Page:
Generally, there are three kinds of custom motorcycle builds. First, the Shed-builds; built by passionate amateurs in garages, basements and sheds for personal use. They often show smart detail solutions resulting from the simple lack of financial or technical abilities. It’s this kind of bikes that represent the roots of all customizing; built by its owner after his ideas and wishes. Shed builds can often be seen as the root, the very beginning, of future trends.
The next category can be qualified as semi-pro builds. Manufacturing quality rises considerably due to various professional abilities of their builders. Semi-Pro builds mostly result of years of practical experience and are often the latest bike in a string of many builds. Built on weekends and evenings in well-equipped private workshops, these bikes are often made for friends or customers. Semi-Pro workshops are often only a small leap away from the beginning of a professional workshop, which represents the third category.
Pro-built bikes are manufactured to highest standards in professional workshops. The projects are mostly built for customers by order or as a display for the workshop’s abilities. Often, these bikes are simply jaw-dropping in terms of quality, performance and ingeniousness and surpass any production model by far.
In my opinion, none of these three categories is superior to any of the two others. In many ways, each one of them is connected to the others and influences of every category flow in every direction.
Now, if someone works for more than 10 years as a race and data engineer in various racing series such as Moto2, SBK Katar, the Asian Championship or the World Endurance Championship, one can guess which of these three categories aptly describes his bikes. Let me give you a little hint: there’s no rechargeable driller used in a basement to fit self-made fender struts to bikes.
David Sanchez is the mastermind behind Valencia-based Bottpower in Spain. A short while ago, Bottpower caused quite a stir whit its XR1 and XC1 Café Racer kits based on Buell’s XB12. The XR1R presented in this article is a track version of the former and used as a testing mule for new technical solutions meant to upgrade and improve their road-legal kits.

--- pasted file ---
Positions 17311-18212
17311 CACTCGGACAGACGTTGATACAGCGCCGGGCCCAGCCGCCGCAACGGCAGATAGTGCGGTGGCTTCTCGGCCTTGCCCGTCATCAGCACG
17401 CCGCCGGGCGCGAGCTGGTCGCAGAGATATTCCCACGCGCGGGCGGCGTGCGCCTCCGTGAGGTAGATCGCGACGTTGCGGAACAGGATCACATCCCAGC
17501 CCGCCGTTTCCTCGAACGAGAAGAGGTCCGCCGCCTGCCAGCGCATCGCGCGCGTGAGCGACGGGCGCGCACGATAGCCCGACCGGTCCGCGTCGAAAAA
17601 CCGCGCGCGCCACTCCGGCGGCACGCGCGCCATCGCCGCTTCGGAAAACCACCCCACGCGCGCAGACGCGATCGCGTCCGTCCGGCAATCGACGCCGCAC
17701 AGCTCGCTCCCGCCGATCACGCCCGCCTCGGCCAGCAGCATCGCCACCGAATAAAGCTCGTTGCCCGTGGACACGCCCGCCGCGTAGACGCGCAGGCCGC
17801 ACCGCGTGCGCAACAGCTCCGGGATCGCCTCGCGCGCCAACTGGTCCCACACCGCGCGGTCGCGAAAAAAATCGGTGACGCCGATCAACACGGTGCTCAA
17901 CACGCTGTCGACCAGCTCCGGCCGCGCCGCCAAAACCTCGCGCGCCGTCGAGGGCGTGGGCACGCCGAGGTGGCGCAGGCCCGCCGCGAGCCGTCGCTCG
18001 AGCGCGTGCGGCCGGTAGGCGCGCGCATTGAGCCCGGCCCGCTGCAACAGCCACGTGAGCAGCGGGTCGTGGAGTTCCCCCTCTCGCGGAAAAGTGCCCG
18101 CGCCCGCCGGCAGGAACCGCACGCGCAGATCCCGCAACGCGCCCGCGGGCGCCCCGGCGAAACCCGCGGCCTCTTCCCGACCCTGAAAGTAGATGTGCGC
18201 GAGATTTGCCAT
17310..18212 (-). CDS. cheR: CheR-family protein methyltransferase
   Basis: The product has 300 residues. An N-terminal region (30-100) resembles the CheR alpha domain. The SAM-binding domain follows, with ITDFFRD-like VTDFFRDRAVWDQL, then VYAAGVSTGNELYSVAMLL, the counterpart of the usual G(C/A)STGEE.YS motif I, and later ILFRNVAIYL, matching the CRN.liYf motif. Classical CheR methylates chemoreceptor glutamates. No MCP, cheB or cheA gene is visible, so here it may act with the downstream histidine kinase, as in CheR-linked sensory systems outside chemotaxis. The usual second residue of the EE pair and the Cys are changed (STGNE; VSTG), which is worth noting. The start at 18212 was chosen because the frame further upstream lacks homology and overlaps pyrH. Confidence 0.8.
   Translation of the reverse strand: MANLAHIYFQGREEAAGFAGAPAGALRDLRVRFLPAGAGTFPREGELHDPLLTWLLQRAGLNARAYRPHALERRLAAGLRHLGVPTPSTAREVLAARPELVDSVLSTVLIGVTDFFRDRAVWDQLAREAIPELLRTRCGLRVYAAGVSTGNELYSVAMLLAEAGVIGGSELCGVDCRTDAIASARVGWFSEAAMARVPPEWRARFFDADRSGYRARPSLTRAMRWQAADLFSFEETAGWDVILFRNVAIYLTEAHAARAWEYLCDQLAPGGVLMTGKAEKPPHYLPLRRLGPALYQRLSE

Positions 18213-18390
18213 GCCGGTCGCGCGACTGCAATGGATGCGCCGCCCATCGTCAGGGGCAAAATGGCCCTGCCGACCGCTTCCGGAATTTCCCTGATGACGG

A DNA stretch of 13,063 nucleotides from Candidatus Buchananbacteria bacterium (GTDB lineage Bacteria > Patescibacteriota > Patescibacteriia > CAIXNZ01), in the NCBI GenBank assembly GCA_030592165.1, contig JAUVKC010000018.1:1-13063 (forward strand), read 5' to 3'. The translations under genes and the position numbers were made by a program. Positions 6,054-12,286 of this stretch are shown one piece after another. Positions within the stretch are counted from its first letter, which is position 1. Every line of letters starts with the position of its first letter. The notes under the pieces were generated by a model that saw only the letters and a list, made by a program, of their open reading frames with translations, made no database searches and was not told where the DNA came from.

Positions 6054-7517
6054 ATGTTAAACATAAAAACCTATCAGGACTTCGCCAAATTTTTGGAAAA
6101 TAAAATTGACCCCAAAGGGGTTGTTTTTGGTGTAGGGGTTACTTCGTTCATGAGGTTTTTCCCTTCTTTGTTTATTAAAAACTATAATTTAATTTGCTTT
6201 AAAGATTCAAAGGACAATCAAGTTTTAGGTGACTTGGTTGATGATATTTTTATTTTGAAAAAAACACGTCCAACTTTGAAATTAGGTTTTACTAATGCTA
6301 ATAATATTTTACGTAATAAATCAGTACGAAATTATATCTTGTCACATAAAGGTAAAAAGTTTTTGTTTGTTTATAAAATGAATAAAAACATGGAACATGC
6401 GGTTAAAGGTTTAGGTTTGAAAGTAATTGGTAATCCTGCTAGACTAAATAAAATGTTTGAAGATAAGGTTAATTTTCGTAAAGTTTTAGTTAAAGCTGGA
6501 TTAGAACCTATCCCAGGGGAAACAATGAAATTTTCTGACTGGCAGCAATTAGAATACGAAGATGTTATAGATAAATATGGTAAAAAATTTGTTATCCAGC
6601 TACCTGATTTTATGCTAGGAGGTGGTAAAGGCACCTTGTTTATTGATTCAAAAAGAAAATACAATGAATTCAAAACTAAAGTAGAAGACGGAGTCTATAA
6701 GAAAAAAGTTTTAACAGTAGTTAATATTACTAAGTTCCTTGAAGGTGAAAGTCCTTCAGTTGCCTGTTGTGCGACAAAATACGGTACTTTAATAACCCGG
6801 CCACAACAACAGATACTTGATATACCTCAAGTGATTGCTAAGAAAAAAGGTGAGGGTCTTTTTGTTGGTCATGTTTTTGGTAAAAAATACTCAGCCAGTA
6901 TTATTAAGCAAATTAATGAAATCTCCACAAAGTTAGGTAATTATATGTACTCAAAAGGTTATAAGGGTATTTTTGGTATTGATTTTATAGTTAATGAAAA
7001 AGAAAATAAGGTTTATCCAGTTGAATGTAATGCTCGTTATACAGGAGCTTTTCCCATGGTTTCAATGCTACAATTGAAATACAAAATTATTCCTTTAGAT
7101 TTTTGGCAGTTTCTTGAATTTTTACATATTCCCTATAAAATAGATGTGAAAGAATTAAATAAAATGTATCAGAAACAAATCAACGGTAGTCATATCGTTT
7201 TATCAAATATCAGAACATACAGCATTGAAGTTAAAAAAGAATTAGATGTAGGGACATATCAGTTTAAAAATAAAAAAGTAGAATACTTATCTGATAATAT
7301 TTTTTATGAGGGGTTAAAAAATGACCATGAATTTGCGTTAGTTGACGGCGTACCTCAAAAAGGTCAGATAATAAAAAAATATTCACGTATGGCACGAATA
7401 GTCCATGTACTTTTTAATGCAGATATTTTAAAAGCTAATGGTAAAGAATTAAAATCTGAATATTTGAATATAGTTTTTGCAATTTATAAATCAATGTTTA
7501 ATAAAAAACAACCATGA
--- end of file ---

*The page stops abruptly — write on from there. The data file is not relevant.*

This XR1R is equipped with a titanium frame as well as racing-electronics. These electronic bits allow, in interaction with an EFI Euro4 ECU, to use a fully configurable traction control, a launch control, three different engine mappings as well as a speed limiter for the pit lane.
In addition to this, Bottpower equipped the bike with a data recorder in order to gather information like throttle position, revs, wheel rotations, suspension travel, brake fluid pressure and stress on neuralgic points of the titan frame. This allows the engineers to compare the titan frame to the steel version.
A new oil-cooler, placed in front of the engine instead of the one integrated into the number plate on the street-legal XR1, is tested as well.
Bottpower wants to participate in the 2017 edition of the Pikes Peak race and is working on an upgrade of their steel frame, due to restrictions for titan frames in Pikes Peak’s rules and regulations. David Sanchez wants to undercut a 1 to 1 power to speed ratio, which means in words he wants more than 150 hp and less than 150 kg. That sounds pretty reasonable to me.
Bottpower is a quite small company and therefore, David Sanchez is always looking for sponsors in order to support their Pikes Peak project. And just like they did with their Moto2 project, David and his colleagues report about the progress of the project on their blog so feel free to follow them and read all the latest news.
All pictures are taken by HUSMEE